Wyoming Patent of the Month – April 2023
Electrolytic cells play a crucial role in keeping cooling water systems in industrial plants and power stations free from growth that could impede water flow, resulting in equipment breakdowns. Sodium hypochlorite generators, which receive a supply of salty water, produce hypochlorite to keep the water system clean. However, such generators can become inefficient due to calcium and magnesium deposits on the cathode, resulting in periodic cleaning that can disrupt operations. To solve this problem, Electrichlor LLC has developed an improved electrolytic cell that overcomes these limitations.
Previous hypochlorite generators were designed for large-scale applications that limited the environments in which they could be installed. After extensive research. Electrichlor determined that smaller-scale applications with lower output and flow rate requirements could offer a solution, particularly in volumetrically constrained systems. For example, the volume of water that can be treated is constrained in ballast tanks in ships to prevent the growth and transportation of marine organisms.
Electrichlor’s electrolytic cells comprise a plurality of cells that employ a series of increasing diameter annular channels defined by concentric tubes. The cells are small in size and can be installed in numerous environments. Moreover, the cells can generate a higher concentration of hypochlorite for a given volume of water passed through the generator, maximizing the efficiency of the electrolytic cells.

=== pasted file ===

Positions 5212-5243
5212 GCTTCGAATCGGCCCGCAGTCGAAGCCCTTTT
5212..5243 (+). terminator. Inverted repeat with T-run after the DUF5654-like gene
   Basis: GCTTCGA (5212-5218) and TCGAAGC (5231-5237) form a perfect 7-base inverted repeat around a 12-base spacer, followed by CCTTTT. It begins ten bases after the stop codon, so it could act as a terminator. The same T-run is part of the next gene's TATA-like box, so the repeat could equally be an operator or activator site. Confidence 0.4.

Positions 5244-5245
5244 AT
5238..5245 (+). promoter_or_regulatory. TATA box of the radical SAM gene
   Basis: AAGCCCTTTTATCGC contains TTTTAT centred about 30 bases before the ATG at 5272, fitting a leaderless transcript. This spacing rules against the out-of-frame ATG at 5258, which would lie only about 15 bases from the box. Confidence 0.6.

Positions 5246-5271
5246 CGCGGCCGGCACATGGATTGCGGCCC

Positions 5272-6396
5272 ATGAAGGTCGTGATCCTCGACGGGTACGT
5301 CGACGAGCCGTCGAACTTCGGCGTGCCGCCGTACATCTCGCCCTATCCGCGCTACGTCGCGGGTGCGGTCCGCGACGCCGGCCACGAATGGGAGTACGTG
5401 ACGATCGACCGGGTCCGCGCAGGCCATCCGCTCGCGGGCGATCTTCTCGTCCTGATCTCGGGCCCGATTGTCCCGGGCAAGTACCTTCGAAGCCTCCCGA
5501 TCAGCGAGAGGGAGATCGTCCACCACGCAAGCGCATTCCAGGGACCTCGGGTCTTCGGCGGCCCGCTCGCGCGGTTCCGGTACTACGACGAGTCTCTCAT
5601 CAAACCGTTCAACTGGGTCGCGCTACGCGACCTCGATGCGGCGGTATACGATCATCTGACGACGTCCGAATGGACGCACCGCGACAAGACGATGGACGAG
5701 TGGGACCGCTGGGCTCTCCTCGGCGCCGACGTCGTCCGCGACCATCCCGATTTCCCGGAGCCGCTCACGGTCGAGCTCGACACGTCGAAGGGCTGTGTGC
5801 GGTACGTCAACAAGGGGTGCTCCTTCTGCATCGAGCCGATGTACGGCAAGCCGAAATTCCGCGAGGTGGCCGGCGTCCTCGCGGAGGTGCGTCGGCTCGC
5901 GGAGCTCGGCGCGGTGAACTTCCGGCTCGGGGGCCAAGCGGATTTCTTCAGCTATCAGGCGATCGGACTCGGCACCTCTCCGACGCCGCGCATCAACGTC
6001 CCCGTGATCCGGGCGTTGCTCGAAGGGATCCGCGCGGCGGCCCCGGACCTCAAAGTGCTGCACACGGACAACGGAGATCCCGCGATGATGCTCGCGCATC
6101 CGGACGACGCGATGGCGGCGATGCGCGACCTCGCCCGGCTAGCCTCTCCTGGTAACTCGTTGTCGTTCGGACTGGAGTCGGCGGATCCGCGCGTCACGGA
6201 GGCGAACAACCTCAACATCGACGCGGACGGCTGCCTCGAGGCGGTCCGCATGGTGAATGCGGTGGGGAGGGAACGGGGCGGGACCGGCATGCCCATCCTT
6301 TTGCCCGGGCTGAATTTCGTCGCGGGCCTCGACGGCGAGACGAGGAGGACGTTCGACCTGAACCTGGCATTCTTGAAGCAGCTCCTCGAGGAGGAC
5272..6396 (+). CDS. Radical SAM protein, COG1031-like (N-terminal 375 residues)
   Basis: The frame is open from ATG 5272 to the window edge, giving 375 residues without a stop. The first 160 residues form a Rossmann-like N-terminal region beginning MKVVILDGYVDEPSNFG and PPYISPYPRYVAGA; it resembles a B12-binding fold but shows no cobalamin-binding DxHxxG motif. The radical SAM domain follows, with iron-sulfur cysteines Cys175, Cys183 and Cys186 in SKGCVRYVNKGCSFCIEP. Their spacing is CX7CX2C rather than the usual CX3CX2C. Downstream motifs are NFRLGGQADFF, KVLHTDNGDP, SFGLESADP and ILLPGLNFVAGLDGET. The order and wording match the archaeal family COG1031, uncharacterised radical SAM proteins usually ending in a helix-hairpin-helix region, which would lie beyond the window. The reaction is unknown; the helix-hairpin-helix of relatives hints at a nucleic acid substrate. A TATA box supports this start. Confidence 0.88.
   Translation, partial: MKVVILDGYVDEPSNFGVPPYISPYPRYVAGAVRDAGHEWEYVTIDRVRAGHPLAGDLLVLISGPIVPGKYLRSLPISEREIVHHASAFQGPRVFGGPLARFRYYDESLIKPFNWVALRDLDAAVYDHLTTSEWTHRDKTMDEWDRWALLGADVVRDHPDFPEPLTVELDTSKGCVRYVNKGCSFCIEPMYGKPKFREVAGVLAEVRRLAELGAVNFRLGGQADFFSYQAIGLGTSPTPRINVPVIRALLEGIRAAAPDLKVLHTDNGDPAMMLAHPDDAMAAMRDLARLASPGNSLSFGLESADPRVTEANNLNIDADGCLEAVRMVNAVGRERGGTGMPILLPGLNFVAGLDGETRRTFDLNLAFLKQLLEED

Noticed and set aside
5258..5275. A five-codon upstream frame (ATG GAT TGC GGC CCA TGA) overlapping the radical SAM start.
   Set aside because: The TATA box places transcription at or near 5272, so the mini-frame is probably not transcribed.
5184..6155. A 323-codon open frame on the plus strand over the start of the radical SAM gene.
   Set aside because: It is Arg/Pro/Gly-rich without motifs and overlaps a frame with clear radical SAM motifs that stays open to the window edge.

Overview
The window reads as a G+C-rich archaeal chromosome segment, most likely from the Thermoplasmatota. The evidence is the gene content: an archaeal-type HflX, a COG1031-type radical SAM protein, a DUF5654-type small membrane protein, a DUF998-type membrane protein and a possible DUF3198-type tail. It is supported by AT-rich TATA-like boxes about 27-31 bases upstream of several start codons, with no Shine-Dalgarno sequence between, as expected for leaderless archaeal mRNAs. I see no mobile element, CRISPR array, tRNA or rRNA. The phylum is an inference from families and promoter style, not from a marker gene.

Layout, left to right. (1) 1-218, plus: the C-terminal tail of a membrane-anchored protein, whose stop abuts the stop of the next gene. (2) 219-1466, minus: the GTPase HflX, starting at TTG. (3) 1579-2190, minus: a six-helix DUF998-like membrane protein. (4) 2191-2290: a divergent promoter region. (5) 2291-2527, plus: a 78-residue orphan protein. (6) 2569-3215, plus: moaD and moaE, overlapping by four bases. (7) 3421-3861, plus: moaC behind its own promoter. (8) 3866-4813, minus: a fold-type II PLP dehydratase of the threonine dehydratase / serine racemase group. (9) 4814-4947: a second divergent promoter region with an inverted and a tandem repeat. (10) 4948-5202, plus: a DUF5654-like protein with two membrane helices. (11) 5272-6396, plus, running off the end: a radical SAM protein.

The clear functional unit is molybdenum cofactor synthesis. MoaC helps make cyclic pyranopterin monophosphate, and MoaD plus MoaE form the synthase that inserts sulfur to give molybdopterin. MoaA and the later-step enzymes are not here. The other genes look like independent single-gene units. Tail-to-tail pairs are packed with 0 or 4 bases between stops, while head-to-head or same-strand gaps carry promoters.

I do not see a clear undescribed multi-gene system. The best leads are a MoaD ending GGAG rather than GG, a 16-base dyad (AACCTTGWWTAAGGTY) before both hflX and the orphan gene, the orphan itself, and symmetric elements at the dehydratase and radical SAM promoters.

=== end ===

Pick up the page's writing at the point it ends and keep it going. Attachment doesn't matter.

Electrichlor was founded in August 2001 and has grown over the past few decades, reincorporating from Electrichlor Hypochlorite Generators Incorporated to Electrichlor, LLC, restructuring their focus on Research and Development. Since then, the company has quickly become known for their high-efficiency hypochlorite generators which capitalize on the patented electrolytic cell technology.
Are you developing new technology for an existing application? Did you know your development work could be eligible for the R&D Tax Credit and you can receive up to 14% back on your expenses? Even if your development isn’t successful your work may still qualify for R&D credits (i.e. you don’t need to have a patent to qualify). To find out more, please contact a Swanson Reed R&D Specialist today or check out our free online eligibility test.
Who We Are:
Swanson Reed is one of the U.S.’ largest Specialist R&D tax advisory firms. We manage all facets of the R&D tax credit program, from claim preparation and audit compliance to claim disputes.
Swanson Reed regularly hosts free webinars and provides free IRS CE and CPE credits for CPAs. For more information please visit us at www.swansonreed.com/webinars or contact your usual Swanson Reed representative.